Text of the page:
FIGURE 4
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Figure 4. Comparison of biological characters between WT and ΔFsYvc1-17: (A) Colony growth (n = 6 for each plot, **p < 0.01, ±SD). (B) Sporulation (n = 6 for each plot, **p < 0.01, ±SD). (C) Evaluation of pathogenicity by measuring lesion size (n = 10 for each plot, **p < 0.01, ±SD). (D) Sensitivity to salt cations (calcium, sodium, and potassium), the membrane-damaging agent sodium dodecylsulfate (SDS), and the cell wall-damaging agent Congo red; PDA was used as control. (E) Sensitivity to AITC (n = 3 for each treatment, lowercase letters p < 0.05, ±SD, uppercase letters p < 0.01, ±SD).

ROS Accumulation and GST Expression

AITC induces the GST, which validates the cancer chemopreventive activity of isothiocyanates (ITCs), related to scavenging ROS in animal tissues (Gupta et al., 2014). Moreover, GST conferred tolerance against AITC-induced oxidative stress in C. elegans (Hasegawa et al., 2010). Here, with loss of FsYvc1, F. solani was more susceptible to killing by AITC, presumably due to reduced ability to manage oxidative stress. As shown in Figure 5A, in accordance with previous studies, AITC-induced ROS accumulation in ΔFsYvc1-17 was ∼ 1.3 to 1.45-folds that of the WT. In GST expression analysis (Figure 5B), the ΔFsYvc1-17 showed significantly reduced (∼1-fold) GST expression compared with the WT without AITC induction. Upon exposure to 4.8 μg/mL AITC for 3 h, the relative expression levels were ∼ 12–30 fold higher in both the WT and ΔFsYvc1-17. Nevertheless, no difference in GST expression level was observed between the WT and ΔFsYvc1. Thus, in ΔFsYvc1-17, more ROS accumulated compared to the WT, but the ROS scavenging mechanism was not enhanced.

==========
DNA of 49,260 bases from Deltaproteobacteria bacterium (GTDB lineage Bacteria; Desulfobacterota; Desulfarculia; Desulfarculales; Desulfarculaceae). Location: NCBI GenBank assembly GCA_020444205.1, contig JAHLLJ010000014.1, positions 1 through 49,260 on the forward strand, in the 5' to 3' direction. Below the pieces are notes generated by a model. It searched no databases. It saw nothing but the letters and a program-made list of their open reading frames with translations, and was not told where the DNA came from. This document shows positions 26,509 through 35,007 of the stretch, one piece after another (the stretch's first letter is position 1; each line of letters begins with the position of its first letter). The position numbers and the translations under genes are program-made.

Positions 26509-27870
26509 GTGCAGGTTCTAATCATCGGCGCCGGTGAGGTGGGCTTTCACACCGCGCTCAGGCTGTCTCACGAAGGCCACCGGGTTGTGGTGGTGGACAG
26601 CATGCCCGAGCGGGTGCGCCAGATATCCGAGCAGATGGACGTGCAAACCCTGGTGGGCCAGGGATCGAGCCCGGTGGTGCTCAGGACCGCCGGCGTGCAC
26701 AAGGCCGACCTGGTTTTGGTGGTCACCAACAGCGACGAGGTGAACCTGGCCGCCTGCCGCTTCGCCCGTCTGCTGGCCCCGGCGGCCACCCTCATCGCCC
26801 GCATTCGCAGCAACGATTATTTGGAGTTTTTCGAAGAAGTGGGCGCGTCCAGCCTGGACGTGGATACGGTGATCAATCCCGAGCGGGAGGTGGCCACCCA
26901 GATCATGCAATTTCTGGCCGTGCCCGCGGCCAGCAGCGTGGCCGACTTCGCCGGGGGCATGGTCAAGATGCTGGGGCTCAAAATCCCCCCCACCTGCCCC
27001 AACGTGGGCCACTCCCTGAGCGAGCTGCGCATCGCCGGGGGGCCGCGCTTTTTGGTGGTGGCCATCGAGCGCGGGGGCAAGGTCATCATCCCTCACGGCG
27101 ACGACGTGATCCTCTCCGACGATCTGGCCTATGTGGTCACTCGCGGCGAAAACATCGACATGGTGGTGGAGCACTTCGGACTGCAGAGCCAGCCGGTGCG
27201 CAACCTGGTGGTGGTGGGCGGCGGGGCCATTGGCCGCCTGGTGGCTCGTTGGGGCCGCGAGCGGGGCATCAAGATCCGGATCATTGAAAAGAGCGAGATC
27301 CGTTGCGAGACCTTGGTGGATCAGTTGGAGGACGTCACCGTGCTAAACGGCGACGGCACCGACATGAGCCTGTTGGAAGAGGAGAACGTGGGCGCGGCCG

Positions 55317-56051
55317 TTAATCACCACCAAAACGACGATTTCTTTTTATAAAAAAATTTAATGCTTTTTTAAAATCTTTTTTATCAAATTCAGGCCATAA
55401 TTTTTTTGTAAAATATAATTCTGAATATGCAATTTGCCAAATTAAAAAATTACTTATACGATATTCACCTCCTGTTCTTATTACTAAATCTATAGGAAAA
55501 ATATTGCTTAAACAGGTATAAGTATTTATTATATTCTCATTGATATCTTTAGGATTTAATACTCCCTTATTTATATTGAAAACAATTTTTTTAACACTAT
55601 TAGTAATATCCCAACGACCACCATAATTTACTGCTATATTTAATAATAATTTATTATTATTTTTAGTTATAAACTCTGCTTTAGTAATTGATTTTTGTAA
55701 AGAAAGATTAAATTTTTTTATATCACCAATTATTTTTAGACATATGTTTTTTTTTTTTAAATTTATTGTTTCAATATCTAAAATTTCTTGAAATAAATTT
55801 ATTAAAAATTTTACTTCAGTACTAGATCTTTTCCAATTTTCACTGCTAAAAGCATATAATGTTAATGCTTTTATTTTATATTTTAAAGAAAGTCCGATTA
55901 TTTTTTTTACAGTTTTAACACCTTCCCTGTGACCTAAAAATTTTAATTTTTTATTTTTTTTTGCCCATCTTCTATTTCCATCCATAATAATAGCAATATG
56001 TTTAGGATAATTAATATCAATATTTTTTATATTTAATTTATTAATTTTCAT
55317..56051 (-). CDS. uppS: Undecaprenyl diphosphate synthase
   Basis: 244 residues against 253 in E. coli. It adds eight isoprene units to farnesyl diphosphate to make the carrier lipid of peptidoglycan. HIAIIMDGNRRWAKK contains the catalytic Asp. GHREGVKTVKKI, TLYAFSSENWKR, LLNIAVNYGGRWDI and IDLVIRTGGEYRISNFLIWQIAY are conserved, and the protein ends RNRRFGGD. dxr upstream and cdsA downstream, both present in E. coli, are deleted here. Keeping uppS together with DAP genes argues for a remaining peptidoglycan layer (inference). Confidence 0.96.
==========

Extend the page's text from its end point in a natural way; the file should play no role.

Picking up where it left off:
FIGURE 5
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Figure 5. ROS accumulation and GST expression: (A) ROS accumulation level (n = 4 for each plot, **p < 0.01, ±SD). (B) qRT-PCR analysis of GST expression between the WT and ΔFsYvc1-17 (n = 3 for each plot, **p < 0.01, ±SD). “+” and “-” indicate samples treated and untreated with AITC, respectively. The y-axis represents normalized fold (2– ΔΔCT) compared to untreated (set to 1).

Discussion

Although previous reports have described the action mechanism of AITC in Escherichia coli (Lin et al., 2000), C. elegans (Hasegawa et al., 2010), Sitophilus zeamais (Zhang et al., 2016), and HepG2 cells (Liu et al., 2018), the mechanism in fungi remains unknown. The present study highlights the toxicity of AITC to filamentous fungi through morphological. Further, we reported a yeast-like vacuolar transient receptor potential channel regulator (FsYvc1), and found that loss of FsYvc1 resulted in hypersensitivity of F. solani to AITC, suggesting FsYvc1 should be act as a biosensor in sensing AITC.